He added that the Low levels of vitamin D in the blood are tied to an increased risk of developing MS. People who have MS and low levels of vitamin D are more likely to have greater disability and more disease activity.

The research concluded that the side effects from the vitamin supplements were minor and were not different between the people taking the high dose and the people taking the low dose.

The study is published in the Journal of Neurology.


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Mar05
Cystoscopy
Introduction
A cystoscopy is a medical procedure used to examine the inside of the bladder.
It's carried out using a cystoscope, a thin, fibreoptic tube that has a light and a camera at one end.
The cystoscope is inserted into the urethra and is moved up into the bladder (the urethra is the tube that carries urine from the bladder, out of the body). The camera relays images to a screen where they can be seen by the urologist (specialist in treating bladder conditions).
There are two types of cystoscope:
Flexible cystoscope – a thin, flexible tube used when the only purpose of a cystoscopy is to look inside your bladder
Rigid cystoscope – a thin, straight metal tube that's used for passing small surgical instruments down through the cystoscope to remove a tissue sample or to carry out treatment
Most cystoscopies are performed as outpatient procedures, so you'll be able to go home on the same day.
What is a cystoscopy used for?
A cystoscopy can be used to investigate and treat symptoms and conditions that affect the bladder and urinary system. For example, it can be used to:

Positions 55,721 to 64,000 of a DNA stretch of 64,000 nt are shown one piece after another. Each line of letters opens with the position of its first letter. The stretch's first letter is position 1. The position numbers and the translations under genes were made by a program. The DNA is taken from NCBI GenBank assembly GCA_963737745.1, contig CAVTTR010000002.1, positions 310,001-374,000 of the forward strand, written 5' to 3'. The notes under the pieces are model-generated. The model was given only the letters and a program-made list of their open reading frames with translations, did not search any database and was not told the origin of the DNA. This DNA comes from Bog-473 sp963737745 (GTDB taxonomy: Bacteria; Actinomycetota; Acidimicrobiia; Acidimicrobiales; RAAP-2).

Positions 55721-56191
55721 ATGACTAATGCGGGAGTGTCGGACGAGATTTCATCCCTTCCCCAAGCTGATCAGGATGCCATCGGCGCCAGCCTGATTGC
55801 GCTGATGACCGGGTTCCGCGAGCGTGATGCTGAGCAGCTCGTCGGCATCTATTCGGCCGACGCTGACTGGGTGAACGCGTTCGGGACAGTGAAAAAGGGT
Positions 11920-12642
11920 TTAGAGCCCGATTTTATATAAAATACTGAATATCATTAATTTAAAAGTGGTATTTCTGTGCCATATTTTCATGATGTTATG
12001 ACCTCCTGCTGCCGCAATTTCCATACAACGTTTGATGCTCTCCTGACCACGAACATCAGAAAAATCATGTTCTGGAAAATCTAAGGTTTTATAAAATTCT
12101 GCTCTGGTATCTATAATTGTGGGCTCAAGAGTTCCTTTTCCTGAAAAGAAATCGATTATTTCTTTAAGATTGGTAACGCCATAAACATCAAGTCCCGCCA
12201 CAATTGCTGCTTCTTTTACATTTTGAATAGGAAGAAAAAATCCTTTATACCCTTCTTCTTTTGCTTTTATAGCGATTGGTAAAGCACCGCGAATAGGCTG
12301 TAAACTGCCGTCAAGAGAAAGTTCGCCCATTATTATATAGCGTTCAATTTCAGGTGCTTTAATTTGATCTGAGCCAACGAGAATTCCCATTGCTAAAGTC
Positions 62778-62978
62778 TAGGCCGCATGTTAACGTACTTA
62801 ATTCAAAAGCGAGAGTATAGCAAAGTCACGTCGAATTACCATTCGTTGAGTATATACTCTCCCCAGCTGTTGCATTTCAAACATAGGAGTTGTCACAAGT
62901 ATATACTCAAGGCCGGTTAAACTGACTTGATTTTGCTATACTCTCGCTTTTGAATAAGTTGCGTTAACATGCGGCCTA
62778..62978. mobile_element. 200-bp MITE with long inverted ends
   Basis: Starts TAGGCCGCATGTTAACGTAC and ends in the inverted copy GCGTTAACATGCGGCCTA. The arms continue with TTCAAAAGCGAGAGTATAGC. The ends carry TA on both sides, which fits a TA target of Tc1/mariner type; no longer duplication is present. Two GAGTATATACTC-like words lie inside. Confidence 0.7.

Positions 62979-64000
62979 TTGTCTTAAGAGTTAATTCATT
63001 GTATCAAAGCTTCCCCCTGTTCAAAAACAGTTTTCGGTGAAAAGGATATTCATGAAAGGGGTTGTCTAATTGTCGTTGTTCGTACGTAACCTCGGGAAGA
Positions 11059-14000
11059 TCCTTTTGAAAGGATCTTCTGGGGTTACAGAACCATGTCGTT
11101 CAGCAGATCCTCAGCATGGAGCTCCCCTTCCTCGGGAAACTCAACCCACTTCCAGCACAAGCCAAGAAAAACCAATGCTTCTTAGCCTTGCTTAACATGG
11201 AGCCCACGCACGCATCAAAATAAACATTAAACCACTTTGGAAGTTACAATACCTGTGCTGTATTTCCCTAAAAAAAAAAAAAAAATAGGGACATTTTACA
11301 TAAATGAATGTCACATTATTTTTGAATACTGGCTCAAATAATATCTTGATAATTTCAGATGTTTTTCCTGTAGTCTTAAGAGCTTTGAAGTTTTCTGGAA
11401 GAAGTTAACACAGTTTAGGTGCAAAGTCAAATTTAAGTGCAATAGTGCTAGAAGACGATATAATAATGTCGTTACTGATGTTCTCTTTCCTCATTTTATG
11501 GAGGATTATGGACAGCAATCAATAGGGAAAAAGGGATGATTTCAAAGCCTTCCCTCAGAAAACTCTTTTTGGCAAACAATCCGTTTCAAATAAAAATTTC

Check for abnormalities in the bladder
Remove a sample of bladder tissue for further testing (a biopsy) in cases of suspected cancer
Treat certain bladder conditions, such as removing small bladder stones
The results of a cystoscopy are usually available to discuss within a few days. However, if a biopsy is necessary it may take several weeks for the results to become available.
Is a cystoscopy painful?
You shouldn't feel any serious pain as a flexible cystoscopy is usually carried out using a local anaesthetic gel or spray to numb the urethra. A rigid cystoscopy is usually done under general anaesthetic (where you are asleep), or a spinal anaesthetic (epidural) that numbs all feeling below your spine.
However, for some people the procedure may feel uncomfortable and you may have mild side effects afterwards, such as muscle pain, nausea and blood in your urine.
You may also feel a burning sensation when passing urine for a few days after the procedure.
Complications of a cystoscopy
It's rare to experience serious complications after a cystoscopy, but you should contact Dr. B C Shah if you're having difficulty passing urine for more than eight hours after the procedure. You may have a swollen urethra.
There's also a small risk of developing a urinary tract infection (UTI) that affects your urethra, bladder or kidneys. You should see Dr. B C Shah if you experience symptoms of infection such as a high temperature (fever) of 38ºC (100.4ºF) or above.
Why a cystoscopy is needed
A cystoscopy can be used to investigate problems with your bladder or urinary system, or it may be used as part of a medical procedure.
Investigating symptoms
You may need to have a cystoscopy if you experience symptoms that suggest there's something wrong with your bladder. For example:
Urinary incontinence – the involuntary passing of urine